The IRS and the Department of Justice have publicized several high profile prosecutions to remind U.S. taxpayers of the risk of failing to report offshore accounts. If you hold accounts in foreign countries, or have stock in or signatory authority over entities that do, you should know that the IRS recently renewed its program for reporting those interests. The 2011 Offshore Voluntary Disclosure Program builds upon a similar program that expired in October 2009, to encourage disclosure of unreported offshore interests by offering reduced civil penalties and greatly reduced risk of criminal prosecution.
U.S. citizens and resident aliens must report all worldwide income. This includes interest and dividends from foreign bank accounts and securities, as well as rental income from foreign real estate or other business operations. Even if the assets are held within a corporation, the owners could still have U.S. taxable income.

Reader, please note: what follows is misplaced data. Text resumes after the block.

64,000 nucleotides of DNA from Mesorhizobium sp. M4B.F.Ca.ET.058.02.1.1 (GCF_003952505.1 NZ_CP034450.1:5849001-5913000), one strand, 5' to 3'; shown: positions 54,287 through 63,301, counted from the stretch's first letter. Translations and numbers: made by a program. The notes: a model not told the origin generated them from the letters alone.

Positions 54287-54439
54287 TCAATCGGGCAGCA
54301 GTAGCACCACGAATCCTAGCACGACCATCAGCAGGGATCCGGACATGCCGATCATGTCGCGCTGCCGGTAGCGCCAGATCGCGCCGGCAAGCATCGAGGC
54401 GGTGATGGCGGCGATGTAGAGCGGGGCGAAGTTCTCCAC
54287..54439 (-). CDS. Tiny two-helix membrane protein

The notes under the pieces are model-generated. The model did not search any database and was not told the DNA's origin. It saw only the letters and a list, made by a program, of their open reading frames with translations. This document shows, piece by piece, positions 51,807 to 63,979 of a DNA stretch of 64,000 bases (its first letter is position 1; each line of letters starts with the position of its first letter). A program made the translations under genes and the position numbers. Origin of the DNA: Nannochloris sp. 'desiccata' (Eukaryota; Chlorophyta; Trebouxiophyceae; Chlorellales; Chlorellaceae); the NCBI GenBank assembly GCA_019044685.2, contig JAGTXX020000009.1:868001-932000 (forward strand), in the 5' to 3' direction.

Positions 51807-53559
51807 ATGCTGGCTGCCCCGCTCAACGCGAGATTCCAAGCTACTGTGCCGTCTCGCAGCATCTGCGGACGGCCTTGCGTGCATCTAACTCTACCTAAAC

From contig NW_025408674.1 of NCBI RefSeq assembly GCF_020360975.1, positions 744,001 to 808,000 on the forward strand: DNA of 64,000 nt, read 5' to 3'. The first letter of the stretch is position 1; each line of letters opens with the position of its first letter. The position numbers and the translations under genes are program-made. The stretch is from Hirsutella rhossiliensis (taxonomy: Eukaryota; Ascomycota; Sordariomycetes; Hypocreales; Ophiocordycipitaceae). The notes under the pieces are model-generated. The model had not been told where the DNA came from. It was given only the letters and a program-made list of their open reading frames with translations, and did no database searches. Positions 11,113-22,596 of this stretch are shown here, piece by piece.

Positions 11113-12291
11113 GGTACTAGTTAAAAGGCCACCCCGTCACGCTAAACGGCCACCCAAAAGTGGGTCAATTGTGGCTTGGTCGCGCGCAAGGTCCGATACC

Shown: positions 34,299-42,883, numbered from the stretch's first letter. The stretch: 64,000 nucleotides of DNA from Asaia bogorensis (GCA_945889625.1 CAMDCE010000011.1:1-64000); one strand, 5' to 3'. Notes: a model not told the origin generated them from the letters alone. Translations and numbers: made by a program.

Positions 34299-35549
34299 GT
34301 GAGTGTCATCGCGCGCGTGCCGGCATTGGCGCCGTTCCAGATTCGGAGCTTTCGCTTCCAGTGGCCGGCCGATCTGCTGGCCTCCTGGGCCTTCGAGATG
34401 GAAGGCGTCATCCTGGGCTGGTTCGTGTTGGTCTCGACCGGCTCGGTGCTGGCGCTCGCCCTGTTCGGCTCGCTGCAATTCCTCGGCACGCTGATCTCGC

Persons with authority to sign on a foreign bank account must check a box on Schedule B of their personal tax return, and file a Report of Foreign Bank and Financial Accounts (FBAR) statement describing the account. This rule applies even to those persons who do not own the account, such as corporate officers.
The latest voluntary disclosure program allows taxpayers not currently under audit, who disclose their accounts and who agree to cooperate fully with the IRS civil and criminal divisions, to settle generally on the following terms:
- Assessment of taxes for the years 2003 through 2010, even if the accounts were established prior to 2003. The taxpayer must file amended returns and the FBAR statements for any such accounts.
- Assessment of penalties on unpaid taxes at the accuracy related rate (20%) rather than much higher rates that apply to civil fraud or other enforcement actions.
- FBAR penalties reduced to 25% of the highest account balance or eliminated altogether.
- Recommendation of no criminal prosecution.
This voluntary disclosure program expires on August 31, 2011.